Yiddish Theater: The Beginning
The Jewish theater mainly arose and developed within the vernacular Ashkenazi tradition with its colloquial language — Yiddish. Its origins can be traced to the 15th and 16th centuries, when the profession of badchens, jesters who entertained guests at weddings and other family celebrations, endowed with artistic (usually comical) abilities, was formed. In the German-speaking countries, these entertainers who mastered the skill of poetic improvisation found admirers not only among Jews, but were also popular among the general population.
After the nearly complete disappearance of Yiddish in Central and Western Europe by the end of the 18th century, the badchen art continued to develop in the Jewish communities of Poland, Romania and the Russian Empire. In these regions, such folk actors also often served as court jesters of the Hasidic tzaddikim, the most famous example being Hershele Ostropoler. Many badchens were also gifted musicians who performed with klezmers and composed music for their own poems.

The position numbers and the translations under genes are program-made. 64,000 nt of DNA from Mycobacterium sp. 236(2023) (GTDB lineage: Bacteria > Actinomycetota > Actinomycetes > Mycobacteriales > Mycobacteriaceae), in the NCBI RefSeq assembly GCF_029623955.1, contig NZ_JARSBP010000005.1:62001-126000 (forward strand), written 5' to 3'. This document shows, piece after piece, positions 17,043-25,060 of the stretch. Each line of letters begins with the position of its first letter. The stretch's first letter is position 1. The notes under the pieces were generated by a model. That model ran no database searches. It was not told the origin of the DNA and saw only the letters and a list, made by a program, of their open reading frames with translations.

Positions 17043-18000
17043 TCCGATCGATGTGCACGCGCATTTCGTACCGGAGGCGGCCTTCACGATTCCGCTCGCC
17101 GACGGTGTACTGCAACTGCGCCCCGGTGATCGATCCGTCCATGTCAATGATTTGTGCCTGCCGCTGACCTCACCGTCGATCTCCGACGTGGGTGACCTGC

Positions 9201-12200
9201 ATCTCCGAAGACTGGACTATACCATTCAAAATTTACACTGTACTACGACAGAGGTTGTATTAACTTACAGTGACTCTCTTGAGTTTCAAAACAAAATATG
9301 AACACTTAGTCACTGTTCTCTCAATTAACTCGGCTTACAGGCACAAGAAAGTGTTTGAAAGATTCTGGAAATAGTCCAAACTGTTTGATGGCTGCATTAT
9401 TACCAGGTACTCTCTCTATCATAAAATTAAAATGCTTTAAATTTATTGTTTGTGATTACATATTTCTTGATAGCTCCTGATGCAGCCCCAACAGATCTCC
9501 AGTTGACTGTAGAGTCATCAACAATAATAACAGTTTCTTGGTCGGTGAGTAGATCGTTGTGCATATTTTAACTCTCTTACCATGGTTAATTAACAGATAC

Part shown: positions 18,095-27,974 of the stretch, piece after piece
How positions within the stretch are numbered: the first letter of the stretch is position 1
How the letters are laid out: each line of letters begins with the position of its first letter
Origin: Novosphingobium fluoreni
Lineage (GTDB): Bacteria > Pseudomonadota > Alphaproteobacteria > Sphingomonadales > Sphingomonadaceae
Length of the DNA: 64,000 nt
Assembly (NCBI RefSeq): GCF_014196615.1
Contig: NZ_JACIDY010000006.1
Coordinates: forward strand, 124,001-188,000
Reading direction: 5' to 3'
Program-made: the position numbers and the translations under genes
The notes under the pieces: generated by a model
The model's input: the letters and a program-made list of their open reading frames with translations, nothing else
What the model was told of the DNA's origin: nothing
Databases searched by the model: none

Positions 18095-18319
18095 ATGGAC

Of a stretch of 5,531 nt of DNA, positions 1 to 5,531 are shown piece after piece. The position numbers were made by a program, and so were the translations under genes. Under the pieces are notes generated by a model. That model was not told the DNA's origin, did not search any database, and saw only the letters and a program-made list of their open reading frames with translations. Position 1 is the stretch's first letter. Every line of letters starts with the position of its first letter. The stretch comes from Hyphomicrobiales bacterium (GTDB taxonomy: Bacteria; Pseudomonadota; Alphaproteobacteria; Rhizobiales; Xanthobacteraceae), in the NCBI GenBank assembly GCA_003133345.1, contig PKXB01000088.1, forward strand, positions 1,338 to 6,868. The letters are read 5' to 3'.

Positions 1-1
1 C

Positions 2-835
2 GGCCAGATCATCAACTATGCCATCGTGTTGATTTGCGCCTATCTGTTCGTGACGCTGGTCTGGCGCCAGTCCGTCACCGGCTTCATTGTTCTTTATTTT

Sender Badkhan (Eliyohu-Alexander Fidelman, 1825–1892), Sonie Badkhan (Isroel Zadrunsky, 1850–1928) and Elyokem Tsunzer (1835–1913) were among the most famous poets and composers of this type who lived in the 19th and 20th century. Already during their lifetime, their songs became known as masterpieces of Yiddish folklore. This profession played an important role in the traditional Jewish communities of Romania and Poland until WWII.
Abraham Goldfaden’s play The Two Kuni-Lemls
The Purimshpil tradition, performances associated primarily with the holiday of Purim and with the plot of the Book of Esther, occupy a special place in the history of Jewish theater. Similar plays based on other Biblical stories were also performed during other Jewish holidays, such as Hanukkah.
The earliest known samples of Purimshpil plays, written at the end of the 17th century, were presumably produced within religiously educated yeshiva circles. Soon after its appearance, it took root in various oral forms and became an important trait of the Eastern European Ashkenazi Jewish folkloric tradition and popular culture.